In many parts of the rural western United States, the land is divided into rectangular parcels that alternate between private and public ownership, so as to resemble a checkerboard. Some of those public parcels are “corner-locked,” meaning that they meet other public parcels only at a corner. It is technically not possible to access corner-locked parcels without at least briefly hovering over a private parcel, which constitutes trespass on the private parcel under the ad coelum doctrine.
Since the COVID-19 pandemic has increased demand for outdoor tourism, more people have been endeavoring to reach the public parcels by “corner-crossing” from one public parcel to the other. Private landowners have taken issue with the intrusions over their land that result. The corner-crossing is a trespass by the letter of state trespass law, but corner-crossers argue that the Unlawful Inclosures Act of 1885 immunizes them from trespass liability.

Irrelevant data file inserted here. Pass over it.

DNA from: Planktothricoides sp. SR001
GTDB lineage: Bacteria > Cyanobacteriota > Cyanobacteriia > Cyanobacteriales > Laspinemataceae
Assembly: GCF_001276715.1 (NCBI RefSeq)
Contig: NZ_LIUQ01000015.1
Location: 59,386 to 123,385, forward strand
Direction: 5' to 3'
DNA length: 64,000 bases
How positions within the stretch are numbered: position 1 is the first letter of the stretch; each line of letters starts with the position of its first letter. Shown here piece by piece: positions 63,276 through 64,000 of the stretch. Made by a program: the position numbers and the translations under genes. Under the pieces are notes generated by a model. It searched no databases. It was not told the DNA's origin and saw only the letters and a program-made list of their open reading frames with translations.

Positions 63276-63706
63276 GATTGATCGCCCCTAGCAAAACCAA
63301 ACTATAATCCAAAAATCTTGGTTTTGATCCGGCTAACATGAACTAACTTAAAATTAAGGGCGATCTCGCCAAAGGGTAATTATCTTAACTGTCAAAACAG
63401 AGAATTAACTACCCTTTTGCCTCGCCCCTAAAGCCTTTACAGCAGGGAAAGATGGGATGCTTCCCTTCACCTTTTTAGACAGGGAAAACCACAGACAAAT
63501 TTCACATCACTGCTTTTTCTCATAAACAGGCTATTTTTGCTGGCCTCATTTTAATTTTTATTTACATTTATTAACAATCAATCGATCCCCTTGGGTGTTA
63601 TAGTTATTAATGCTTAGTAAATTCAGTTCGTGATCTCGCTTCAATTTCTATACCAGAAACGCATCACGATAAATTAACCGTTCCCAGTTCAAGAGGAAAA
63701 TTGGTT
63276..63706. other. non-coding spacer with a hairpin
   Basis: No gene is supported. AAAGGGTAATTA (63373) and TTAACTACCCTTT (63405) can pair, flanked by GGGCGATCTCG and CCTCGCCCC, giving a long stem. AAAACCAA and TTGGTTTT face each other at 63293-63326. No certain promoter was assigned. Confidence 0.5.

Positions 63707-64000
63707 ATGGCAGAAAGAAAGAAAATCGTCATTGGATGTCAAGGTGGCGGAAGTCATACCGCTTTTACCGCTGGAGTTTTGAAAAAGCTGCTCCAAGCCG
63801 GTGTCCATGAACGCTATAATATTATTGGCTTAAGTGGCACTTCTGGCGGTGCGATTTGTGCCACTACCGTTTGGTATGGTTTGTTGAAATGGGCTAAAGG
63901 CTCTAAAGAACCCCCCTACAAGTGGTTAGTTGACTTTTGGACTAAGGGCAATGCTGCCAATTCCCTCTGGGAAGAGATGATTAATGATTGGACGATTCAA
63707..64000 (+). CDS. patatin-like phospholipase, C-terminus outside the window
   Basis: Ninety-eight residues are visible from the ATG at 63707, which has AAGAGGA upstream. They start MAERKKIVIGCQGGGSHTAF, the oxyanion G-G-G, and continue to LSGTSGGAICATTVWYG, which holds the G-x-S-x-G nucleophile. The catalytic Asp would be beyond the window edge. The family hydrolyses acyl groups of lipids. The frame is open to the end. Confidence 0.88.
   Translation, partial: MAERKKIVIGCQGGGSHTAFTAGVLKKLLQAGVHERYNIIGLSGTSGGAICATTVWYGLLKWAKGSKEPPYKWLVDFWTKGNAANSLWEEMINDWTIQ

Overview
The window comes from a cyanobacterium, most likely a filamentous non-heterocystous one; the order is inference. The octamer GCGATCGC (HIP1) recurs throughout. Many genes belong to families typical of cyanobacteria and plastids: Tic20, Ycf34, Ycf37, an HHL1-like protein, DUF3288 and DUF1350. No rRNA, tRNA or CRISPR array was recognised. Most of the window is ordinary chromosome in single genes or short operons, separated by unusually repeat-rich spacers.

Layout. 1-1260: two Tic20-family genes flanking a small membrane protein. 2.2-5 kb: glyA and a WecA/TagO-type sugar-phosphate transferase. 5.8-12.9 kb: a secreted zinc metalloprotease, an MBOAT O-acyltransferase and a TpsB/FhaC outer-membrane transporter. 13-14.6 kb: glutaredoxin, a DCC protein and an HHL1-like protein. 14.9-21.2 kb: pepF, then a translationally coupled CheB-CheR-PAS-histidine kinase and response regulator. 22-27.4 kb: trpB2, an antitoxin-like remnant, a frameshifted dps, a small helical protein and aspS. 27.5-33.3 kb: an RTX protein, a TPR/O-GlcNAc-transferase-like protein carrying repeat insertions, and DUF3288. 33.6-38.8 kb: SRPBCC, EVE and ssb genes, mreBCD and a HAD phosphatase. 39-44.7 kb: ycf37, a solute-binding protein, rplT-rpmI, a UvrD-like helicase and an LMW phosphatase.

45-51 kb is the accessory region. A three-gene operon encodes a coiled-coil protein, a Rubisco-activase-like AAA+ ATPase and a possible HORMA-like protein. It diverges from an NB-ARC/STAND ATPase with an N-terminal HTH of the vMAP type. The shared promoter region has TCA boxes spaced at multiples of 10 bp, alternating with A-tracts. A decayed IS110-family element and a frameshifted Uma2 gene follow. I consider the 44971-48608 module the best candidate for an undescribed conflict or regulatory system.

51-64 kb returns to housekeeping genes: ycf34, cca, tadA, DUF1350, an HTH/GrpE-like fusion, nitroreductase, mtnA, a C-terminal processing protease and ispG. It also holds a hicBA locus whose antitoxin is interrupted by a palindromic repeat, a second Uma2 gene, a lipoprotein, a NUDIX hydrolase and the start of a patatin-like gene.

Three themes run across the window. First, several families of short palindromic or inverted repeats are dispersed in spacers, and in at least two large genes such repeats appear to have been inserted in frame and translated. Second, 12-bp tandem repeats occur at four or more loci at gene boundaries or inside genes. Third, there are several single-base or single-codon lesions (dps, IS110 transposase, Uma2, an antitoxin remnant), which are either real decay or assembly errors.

This Comment explores the extent to which the Unlawful Inclosures Act does so. It examines the relevant case law and concludes, based on the text and historical backdrop of the Act, that landowners may not sue corner-crossers for the momentary trespasses they effect. It argues that this reading follows from the open-range doctrine in effect in the rural West when the Act was passed.